Another great diving year starting!
On average the local (Singaporean) scuba diving community has seen 1 fatality per annum going back some 8 years that I have been involved.
I hope 2009 goes by without any.
Some of the main reasons I have seen for these accidents and incidents are:
1. The dive professional is distracted. Personally or otherwise. Which should not be the case.
2. The customer knows best and does what he/she wants. Diver is distracted. Which should also not be the case though I've had my share of funky divers.
3. Cheap is good!!!! Forcing operators to cut corners at times to pander to the 'market.' RWYS.
4. Environmental conditions. The risk is assessed by both Instructor AND Students (this is taught to you during your theory lessons before you hit the open sea) and students have a right to request for a change in dive sites. A balancing factor here is that exposure to different conditions 'trains' the student divers to be congnizant of differences and may be a good opportunity to learn how to handle themselves in those conditions.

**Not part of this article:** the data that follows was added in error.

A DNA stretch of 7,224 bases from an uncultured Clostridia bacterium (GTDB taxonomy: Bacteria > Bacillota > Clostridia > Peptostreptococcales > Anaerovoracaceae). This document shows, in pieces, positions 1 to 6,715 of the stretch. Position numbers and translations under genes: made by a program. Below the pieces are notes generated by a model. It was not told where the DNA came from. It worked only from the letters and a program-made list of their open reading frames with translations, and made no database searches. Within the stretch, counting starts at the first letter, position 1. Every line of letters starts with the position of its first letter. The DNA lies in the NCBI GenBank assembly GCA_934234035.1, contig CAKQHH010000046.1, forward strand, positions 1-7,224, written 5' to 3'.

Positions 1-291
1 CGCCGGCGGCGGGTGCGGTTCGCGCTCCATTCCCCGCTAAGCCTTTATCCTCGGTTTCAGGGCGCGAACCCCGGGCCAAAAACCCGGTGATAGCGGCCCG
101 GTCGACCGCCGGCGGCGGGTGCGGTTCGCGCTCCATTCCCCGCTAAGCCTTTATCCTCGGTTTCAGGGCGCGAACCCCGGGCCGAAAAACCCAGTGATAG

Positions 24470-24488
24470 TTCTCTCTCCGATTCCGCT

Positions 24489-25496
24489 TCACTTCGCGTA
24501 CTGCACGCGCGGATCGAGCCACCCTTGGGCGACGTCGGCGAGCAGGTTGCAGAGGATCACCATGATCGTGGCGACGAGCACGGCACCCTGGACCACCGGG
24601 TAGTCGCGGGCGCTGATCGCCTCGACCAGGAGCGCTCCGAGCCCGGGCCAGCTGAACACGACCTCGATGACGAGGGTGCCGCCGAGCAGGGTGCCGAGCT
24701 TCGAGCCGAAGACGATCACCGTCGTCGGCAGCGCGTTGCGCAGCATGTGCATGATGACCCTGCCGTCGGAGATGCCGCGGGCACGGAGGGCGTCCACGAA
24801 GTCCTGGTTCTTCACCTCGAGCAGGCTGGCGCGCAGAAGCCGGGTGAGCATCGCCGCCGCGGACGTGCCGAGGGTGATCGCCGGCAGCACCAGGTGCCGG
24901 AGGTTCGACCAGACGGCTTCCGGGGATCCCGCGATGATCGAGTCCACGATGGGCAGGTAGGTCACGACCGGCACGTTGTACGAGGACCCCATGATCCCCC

For the newbs going into the sport here is some truly FREE advice. By PADI (Professional Association of Diving Instructors) standards :
Ratios: 1 instructor to 8 adult students for Open, Advanced, Rescue, most Specialties and Dive Master courses. Ratios drop dramatically with age of student falling below 16 and 12 respectively to 4 and 2 students to 1 instructor.
Standards: For Open Water (where virtually all fatalities occur) the Instructor must be present in the water with you for at least the first 4 open sea dives which includes many of the skills you should have practiced in the pool or some confined body of water. There are 20 skills you need to master. Not 6 or 7 as some schools / resorts claim. The Dive Master (lower level then Instructor) may lead the underwater tour portions of Dives 2, 3 and 4 but under supervision of the Instructor:
"Certified and new/renewed PADI Divemasters who are in Active status are authorized to: